The occurrence of Coats’ disease with full-thickness macular hole has not been reported in children, irrespective of the presence of macular telangiectasia. In our patient, the hole was large in size and chronic in appearance on clinical examination (Fig. A). With the exception of those consequent to blunt trauma, macular holes are rare in the younger population and thus the association is unlikely to be coincidental. The etiology of macular hole in Coats’ disease has been debated along two general lines: vitreomacular traction versus some form of degenerative dissolution of inner retinal layers in the fovea.11 In the absence of vitreoretinal traction in our case, it seems likely that chronic macular exudation from telangiectatic vessels resulted in cystoid degeneration of the inner retinal layers leading to full-thickness macular hole. As this transformation takes place, the central cystoid spaces disappear and foveal thickness decreases with time; hence thickened retina or macular leakage may not be visible around the hole.

References

  1. Shields JA, Shields CL, Honavar SG, Demirci H. Clinical variations and complications of Coats disease in 150 cases: the 2000 Sanford Gifford Memorial Lecture. Am J Ophthalmol. 2001;131:561–571. doi:10.1016/S0002-9394(00)00883-7 [CrossRef]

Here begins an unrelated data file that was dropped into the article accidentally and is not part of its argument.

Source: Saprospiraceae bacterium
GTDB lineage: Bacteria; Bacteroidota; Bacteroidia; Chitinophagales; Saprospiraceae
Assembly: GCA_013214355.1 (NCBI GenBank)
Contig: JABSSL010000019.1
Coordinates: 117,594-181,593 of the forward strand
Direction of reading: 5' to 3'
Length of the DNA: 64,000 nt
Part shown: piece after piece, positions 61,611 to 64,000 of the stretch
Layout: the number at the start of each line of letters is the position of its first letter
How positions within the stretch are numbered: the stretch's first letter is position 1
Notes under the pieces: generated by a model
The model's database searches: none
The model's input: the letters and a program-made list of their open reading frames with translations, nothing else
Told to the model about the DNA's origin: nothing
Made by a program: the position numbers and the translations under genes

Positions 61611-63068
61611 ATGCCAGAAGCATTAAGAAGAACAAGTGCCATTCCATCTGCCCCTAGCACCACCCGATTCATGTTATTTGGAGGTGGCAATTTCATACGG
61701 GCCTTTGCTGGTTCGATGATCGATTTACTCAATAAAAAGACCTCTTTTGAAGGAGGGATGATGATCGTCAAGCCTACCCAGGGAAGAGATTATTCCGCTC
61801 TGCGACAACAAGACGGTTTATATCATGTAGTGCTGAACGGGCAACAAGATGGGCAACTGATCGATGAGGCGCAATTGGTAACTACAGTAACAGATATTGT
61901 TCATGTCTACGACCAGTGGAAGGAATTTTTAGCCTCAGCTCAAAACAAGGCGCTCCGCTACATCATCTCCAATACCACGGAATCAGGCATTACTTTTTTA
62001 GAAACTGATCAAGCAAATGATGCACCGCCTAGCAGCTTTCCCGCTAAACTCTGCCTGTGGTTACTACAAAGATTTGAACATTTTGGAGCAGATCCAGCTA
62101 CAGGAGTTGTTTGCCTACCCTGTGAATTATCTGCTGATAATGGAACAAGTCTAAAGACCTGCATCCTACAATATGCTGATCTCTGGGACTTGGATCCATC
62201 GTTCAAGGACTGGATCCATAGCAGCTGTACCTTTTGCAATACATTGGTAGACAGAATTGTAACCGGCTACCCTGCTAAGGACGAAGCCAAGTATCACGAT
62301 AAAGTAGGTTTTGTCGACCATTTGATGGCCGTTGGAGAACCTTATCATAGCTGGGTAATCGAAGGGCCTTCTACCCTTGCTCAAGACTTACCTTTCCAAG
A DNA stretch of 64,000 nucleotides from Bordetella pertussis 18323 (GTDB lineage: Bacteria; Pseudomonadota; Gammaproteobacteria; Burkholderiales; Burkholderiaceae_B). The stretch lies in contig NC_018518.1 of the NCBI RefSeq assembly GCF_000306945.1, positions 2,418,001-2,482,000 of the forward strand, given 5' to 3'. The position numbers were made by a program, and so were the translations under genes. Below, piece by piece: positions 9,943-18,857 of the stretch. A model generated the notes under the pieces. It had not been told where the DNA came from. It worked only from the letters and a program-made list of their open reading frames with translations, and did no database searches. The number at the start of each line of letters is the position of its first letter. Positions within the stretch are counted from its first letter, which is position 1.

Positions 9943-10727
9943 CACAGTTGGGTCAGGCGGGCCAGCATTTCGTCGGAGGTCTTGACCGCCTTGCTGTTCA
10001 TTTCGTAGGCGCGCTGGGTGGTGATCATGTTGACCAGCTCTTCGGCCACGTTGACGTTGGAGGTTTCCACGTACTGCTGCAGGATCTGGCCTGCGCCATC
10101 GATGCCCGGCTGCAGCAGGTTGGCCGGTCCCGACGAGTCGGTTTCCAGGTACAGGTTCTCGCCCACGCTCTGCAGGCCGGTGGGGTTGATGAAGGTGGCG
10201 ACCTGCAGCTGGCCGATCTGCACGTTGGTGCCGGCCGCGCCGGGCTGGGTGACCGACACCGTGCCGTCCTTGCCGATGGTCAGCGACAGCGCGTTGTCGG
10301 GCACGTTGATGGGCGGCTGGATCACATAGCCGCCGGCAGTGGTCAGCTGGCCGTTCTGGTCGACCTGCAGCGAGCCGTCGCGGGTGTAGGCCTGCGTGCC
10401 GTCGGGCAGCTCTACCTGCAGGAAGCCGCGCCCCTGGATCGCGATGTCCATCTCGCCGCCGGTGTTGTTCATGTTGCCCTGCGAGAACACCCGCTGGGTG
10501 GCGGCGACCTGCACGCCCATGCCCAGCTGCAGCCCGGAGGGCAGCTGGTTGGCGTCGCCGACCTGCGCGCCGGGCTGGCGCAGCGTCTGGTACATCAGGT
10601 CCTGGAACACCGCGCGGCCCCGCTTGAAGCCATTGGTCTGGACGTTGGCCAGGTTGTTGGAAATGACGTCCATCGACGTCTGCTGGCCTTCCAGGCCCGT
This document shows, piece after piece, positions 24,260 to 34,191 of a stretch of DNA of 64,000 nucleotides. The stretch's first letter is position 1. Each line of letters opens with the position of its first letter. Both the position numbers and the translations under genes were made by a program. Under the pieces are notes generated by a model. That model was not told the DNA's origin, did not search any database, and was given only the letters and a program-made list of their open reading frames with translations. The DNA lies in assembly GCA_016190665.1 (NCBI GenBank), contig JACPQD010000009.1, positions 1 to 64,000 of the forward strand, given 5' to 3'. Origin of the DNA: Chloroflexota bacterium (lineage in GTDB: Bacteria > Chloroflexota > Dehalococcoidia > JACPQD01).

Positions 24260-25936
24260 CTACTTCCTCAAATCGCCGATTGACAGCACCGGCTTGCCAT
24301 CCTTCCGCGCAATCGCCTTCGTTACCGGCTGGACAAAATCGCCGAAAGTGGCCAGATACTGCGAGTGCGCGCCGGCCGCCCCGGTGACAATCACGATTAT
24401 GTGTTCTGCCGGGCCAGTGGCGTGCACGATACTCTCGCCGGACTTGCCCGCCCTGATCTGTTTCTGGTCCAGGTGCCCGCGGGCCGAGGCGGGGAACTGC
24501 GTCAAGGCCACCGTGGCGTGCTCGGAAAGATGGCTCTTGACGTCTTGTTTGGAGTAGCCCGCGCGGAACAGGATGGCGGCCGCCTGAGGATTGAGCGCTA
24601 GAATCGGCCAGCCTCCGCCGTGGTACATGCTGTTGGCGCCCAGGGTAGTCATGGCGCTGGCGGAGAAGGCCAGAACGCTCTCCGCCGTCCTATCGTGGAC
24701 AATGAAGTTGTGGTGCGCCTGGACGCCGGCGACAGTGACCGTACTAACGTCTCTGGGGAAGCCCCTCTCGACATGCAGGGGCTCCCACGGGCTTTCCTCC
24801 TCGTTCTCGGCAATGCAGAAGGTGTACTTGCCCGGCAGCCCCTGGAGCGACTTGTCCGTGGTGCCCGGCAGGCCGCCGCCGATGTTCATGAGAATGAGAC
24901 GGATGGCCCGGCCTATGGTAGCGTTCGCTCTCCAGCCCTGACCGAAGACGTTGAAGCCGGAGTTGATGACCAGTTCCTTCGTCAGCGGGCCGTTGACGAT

2. Coats G. Forms of retinal disease with massive exudation. Roy Lond Ophthalmol Hosp Rep. 1908;17:440–525.
  3. Bengisi N. Coats’ disease and a macular hole. Ann Oculist (Paris). 1968;201:158–162.
  4. Frangieh GT, Green WR, Engel HM. A histopathologic study of macular cysts and holes. Retina. 1981;1:311–336. doi:10.1097/00006982-198101040-00008 [CrossRef]
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  7. Ioannidis AS, Liasis A, Sheldrick J, Snead M, Nischal KK. Lamellar macular hole as the presenting feature in a child with Coats’ disease. J Pediatr Ophthalmol Strabismus. 2005;42:378–379.
  8. Jaycock PD, Thomas D, Zakir R, Laidlaw DA. Retinal telangiectasia in association with macular hole formation. Eye. 2004;18:342–343. doi:10.1038/sj.eye.6700746 [CrossRef]
  9. Patel B, Duvall J, Tullo AB. Lamellar macular hole associated with idiopathic juxtafoveolar telangiectasia. Br J Ophthalmol. 1988;72:550–551. doi:10.1136/bjo.72.7.550 [CrossRef]
  10. Koizumi H, Slakter JS, Spaide RF. Full-thickness macular hole formation in idiopathic parafoveal telangiectasis. Retina. 2007;27:473–476. doi:10.1097/01.iae.0000246678.93495.2f [CrossRef]
  11. Smiddy WE, Flynn HW Jr, . Pathogenesis of macular holes and therapeutic implications. Am J Ophthalmol. 2004;137:525–537. doi:10.1016/j.ajo.2003.12.011 [CrossRef]
Authors

From University College of Medical Sciences and GTB Hospital (VK), Delhi; and Guru Nanak Eye Centre (NG, BG, UKR), Maulana Azad Medical College, New Delhi, India.

The authors have no financial or proprietary interest in the materials presented herein.

Address correspondence to Vinod Kumar, MS, MNAMS, FRCS (Glasg), 9/2, Punjabi Bagh Extension, New Delhi - 110026, India. E-mail: drvinod_agg@yahoo.com

10.3928/15428877-20101223-06